For weeks now, the coronavirus headlines have been getting grimmer. “Florida, Texas and Arizona all set records for the most cases they have reported in a single day,” read a typical New York Times alert on Wednesday. Thursday’s stories will probably sound even worse.
But while the bad news about rising infection numbers across the Sun Belt is a real and troubling sign of increasing spread — and not a mirage produced by more testing, as President Trump and his allies have falsely claimed — it has also obscured some not-so-bad news about the current contours of the U.S. epidemic.
Yes, case counts are climbing in more than 20 states. But COVID-19 death counts have not been climbing along with them.
Since the start of June, America’s seven-day rolling average of new daily coronavirus cases has plateaued at around 20,000. Yet at the same time the seven-day average of daily coronavirus deaths has fallen by 23 percent — from 952 on June 1 to 731 on June 16.
This disconnect between cases and deaths is even more pronounced in states where cases are on the rise, and where one would expect deaths to follow suit.
In Florida, for instance, the seven-day average of new daily cases has nearly tripled since the start of the month, soaring from 726 on June 1 to 2,015 on June 16. The daily death average has fallen from about 39 to about 33 per day.
In Arizona, the daily case average has also tripled, from 508 to 1,543, while the daily death average has hovered around 20.
The same goes for Texas, where the daily case average has climbed from 1,272 to 2,279, but the daily death average has remained at or below 25.
It’s clear at this point that more people are contracting COVID-19 in Florida, Arizona and Texas. So why aren’t more people there dying from it?
One obvious explanation is that succumbing to the disease doesn’t happen overnight. In all three states, case numbers started to rise sharply after Memorial Day, suggesting an increased spread tied to businesses reopening and residents letting down their guard.
But Memorial Day was only three weeks ago. Given that it can take the disease a month or more to progress from infection to death, it’s possible that it’s simply too soon to tell whether many of these new cases will turn fatal. Hospitalizations are starting to tick up in Florida, Texas and Arizona. Perhaps their mortality figures will follow.
As doctors have learned more about treatment over the course of the pandemic, they may also be having more success in keeping patients alive.
But it’s worth considering another hypothesis as well: What if more of the people who are now testing positive for COVID-19 just happen to be the sort of people — namely, younger people — who are less likely to die from it?
Republican governors have been making this argument in recent days. “One of the reasons [for the surge] that we have learned from multiple reports across the state of Texas is that there are certain counties where a majority of the people who are testing positive in that county are under the age of 30,” Texas Gov. Greg Abbott said Tuesday.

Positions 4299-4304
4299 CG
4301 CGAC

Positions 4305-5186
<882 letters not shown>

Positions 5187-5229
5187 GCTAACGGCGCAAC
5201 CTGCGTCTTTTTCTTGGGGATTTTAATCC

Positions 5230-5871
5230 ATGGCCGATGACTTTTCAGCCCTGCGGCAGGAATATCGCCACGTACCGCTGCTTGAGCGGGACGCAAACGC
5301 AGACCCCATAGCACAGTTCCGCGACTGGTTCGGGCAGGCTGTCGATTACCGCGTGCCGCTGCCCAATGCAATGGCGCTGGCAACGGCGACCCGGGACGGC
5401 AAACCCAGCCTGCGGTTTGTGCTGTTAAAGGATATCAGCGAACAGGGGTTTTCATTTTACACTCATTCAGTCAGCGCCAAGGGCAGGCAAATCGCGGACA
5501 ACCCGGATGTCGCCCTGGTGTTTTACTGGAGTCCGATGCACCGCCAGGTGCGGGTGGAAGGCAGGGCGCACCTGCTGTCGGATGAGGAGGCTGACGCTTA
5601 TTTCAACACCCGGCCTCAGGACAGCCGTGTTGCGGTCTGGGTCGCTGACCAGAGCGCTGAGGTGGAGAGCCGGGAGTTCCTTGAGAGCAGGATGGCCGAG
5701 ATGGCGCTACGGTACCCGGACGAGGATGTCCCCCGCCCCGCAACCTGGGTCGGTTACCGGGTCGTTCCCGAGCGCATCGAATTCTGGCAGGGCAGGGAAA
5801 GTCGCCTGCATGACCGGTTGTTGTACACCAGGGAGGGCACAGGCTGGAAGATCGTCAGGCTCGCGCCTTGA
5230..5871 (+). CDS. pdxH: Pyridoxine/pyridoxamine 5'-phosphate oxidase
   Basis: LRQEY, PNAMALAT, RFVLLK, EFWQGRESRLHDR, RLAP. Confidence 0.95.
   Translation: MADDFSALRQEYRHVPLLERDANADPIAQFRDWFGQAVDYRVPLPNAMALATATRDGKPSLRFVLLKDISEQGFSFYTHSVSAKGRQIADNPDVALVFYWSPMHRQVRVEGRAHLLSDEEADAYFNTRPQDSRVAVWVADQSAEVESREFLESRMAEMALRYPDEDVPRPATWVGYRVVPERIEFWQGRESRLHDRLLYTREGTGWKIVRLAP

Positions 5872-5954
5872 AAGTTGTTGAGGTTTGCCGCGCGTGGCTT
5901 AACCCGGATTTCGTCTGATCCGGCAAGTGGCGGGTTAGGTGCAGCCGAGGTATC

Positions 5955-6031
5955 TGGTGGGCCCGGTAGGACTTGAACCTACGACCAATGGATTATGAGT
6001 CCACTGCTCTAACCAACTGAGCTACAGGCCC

“These are people in low-risk groups, so ... almost none of them end up hospitalized,” Florida Gov. Ron DeSantis added. “Those 25- to 45-year-olds, the clinical consequences of them testing positive [are] usually very, very modest.”
There is some data to support this theory. In March, the median age of all Floridians who tested positive for COVID-19 was around 60; since then, the median age has fallen to about 35. A full three-quarters of Florida residents with COVID-19 are now younger than 50.
In Arizona, meanwhile, residents under 45 accounted for about 40 percent of all COVID-19 cases two months ago. Today they represent more than 56 percent of the state’s cases.
Similar trend lines are emerging in Texas, Georgia, California and other states. In Georgia, 53 percent of new cases on June 16 were of people under 40 years old, up from 34.5 percent on June 2. In California, the share of people under 35 with COVID-19 has increased by 15 percentage points over the last month (to 44 percent), while the share of cases over 50 has fallen by the same amount (to 30 percent). And in the emerging hotspot of Hays County, Texas, just southwest of Austin, people in their 20s now account for 52 percent of all local COVID-19 cases — up 10 percentage points in less than a week.
To some degree, this shift reflects the changing demographics of coronavirus testing. Early on, when tests were scarce, the only people who could get a test were either vulnerable (read: older) or clearly sick. Today, when all 50 states are reopening and the U.S. is testing nearly half a million people a day, anyone who thinks they should be tested can be — including many more younger people without obvious symptoms who nonetheless fear they may have been exposed to the virus. Positive tests start to skew younger as a result.